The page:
His body was recovered a few weeks later:


Newbury Weekly News, 20 Jan 1916 - Local War Notes


The funeral of Seaman Gunner Brooks, of HMS destroyer Racehorse, took place on Thursday last at Dover. He had been washed overboard on December 9th, and his body was not discovered until last week. His father and mother, Mr and Mrs Charles Brooks, of Adey’s buildings, and his sister were present at the funeral, when he was laid to rest with full naval honours. He had been in the Navy eight years, and has served on the Audacious, St Vincent and Queen Elizabeth, but was taken ill just before the last ship’s trip to the Dardanelles. He had got on well, and was on the list for promotion when the accident took place by which he lost his life.


More detail was printed in the Dover paper:


Dover Express, 21 January 1916 - Drowned in the Docks

transcript source



An inquest was held at the Esplanade Hotel on Monday afternoon, by the Borough Coroner (Mr. S. Payn) to ascertain the circumstances under which two more Naval men were drowned in the docks. Mr. H. Hentall was chosen foreman ot the jury, and at the Mortuary they viewed the bodies of Sydney John Brooks, of one of H.M. torpedo boat destroyers, and that of John Kemp, a greaser on a mine-sweeper.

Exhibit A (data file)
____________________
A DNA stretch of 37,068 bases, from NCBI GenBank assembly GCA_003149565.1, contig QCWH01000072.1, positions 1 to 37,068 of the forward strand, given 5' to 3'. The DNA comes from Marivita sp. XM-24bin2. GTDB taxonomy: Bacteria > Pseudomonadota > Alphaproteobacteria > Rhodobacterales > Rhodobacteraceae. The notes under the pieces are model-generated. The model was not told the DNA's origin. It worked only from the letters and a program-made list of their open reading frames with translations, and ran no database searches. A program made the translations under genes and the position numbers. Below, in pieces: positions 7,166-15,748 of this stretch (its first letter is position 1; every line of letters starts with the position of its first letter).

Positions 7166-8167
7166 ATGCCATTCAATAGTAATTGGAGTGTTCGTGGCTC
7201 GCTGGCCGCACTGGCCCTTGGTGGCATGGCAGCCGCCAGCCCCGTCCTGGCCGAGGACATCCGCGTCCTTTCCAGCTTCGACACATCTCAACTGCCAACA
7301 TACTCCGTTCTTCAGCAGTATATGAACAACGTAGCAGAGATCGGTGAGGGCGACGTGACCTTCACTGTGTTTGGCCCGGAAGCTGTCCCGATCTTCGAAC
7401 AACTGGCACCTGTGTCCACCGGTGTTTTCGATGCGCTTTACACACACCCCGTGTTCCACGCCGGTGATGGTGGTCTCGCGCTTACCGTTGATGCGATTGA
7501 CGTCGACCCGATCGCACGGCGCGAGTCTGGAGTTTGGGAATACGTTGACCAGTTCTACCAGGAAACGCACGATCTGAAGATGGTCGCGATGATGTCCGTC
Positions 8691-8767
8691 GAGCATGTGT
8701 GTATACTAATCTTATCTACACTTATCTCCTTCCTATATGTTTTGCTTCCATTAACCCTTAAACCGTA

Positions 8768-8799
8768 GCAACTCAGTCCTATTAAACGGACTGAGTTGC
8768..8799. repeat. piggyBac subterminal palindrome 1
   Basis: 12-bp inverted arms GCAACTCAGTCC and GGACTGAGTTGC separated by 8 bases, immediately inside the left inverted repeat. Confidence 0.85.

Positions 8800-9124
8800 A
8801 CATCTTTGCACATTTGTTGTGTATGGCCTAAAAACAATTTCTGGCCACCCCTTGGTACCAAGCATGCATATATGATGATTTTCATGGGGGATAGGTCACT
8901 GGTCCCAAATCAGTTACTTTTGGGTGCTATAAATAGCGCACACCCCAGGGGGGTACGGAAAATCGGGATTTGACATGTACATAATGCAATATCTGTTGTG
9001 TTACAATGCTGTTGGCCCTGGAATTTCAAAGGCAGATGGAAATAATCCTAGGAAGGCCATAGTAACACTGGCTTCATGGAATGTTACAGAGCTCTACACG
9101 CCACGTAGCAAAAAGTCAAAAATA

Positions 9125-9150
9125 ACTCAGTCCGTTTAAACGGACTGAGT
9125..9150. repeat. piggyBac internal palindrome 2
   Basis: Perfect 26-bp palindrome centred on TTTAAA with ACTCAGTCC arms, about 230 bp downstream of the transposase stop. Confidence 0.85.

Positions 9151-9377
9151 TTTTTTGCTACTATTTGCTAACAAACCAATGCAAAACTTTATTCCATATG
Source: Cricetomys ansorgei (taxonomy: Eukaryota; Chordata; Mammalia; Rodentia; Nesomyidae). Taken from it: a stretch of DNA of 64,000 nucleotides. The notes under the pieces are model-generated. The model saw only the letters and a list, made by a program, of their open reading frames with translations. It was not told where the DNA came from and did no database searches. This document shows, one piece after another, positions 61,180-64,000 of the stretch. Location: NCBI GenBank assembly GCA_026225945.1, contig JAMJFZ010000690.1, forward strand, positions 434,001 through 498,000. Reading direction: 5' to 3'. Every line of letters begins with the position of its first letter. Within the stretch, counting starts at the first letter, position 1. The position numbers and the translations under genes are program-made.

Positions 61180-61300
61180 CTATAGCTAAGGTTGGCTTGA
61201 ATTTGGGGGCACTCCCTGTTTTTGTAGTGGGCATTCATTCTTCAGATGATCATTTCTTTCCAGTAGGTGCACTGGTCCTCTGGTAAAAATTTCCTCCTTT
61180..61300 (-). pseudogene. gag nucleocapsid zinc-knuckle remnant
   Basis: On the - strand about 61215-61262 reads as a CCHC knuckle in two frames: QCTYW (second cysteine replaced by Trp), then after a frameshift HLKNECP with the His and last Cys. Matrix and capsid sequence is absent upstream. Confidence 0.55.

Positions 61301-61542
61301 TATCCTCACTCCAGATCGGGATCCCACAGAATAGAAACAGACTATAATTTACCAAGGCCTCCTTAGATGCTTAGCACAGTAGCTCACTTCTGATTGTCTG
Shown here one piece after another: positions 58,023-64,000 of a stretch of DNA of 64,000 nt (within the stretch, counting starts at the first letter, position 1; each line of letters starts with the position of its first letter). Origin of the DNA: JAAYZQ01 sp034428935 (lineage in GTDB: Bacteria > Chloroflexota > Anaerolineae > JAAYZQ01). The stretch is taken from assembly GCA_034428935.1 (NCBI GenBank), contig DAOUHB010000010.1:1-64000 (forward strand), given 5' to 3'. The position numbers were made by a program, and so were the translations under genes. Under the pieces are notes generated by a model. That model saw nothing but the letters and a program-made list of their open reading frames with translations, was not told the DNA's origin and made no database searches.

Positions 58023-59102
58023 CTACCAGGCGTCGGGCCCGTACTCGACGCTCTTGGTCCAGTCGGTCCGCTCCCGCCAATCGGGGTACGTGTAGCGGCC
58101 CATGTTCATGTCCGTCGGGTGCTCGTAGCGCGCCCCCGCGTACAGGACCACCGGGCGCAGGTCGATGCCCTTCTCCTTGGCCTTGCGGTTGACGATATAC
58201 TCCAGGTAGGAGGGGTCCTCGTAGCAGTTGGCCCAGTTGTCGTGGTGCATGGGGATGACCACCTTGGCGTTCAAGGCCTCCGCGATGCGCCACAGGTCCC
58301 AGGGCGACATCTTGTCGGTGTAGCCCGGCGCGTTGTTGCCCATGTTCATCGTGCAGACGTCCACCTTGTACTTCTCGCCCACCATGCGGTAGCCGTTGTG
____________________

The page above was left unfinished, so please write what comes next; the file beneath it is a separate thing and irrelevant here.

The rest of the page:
Gunner T. E. Linnington, of one of H.M. torpedo boat destroyers, identified the deceased Brooks as Sydney (sic) John Brooks, A.B., aged about 24 years. The deceased had not been seen since 10.30 p.m. on December 9th, when witness was officer in command of the watch when the torpedo boat destroyer was lying in the Granville Dock. Witness had heard that the deceased came from his mess and went to the upper deck. He was sober, being one of the watch aboard, and not allowed on shore at all. There were berthing rails all round the vessel, and it was quite safe. Brooks's cap was found floating soon after 11 p.m. between their vessel and another one. When it was found witness mustered all hands and, finding Brooks missing, got drags out to search for him, but without result.